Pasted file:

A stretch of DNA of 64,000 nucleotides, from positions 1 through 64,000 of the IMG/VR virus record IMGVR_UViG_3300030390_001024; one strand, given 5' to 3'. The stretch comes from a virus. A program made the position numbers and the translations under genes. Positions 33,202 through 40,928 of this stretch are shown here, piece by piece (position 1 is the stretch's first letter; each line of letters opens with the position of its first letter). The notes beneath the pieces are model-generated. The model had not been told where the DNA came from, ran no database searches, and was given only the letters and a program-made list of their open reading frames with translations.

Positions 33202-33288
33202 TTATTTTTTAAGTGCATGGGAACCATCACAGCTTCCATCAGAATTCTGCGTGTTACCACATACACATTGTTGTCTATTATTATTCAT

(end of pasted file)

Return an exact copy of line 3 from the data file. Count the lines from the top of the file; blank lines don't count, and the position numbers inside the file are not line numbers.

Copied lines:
33202 TTATTTTTTAAGTGCATGGGAACCATCACAGCTTCCATCAGAATTCTGCGTGTTACCACATACACATTGTTGTCTATTATTATTCAT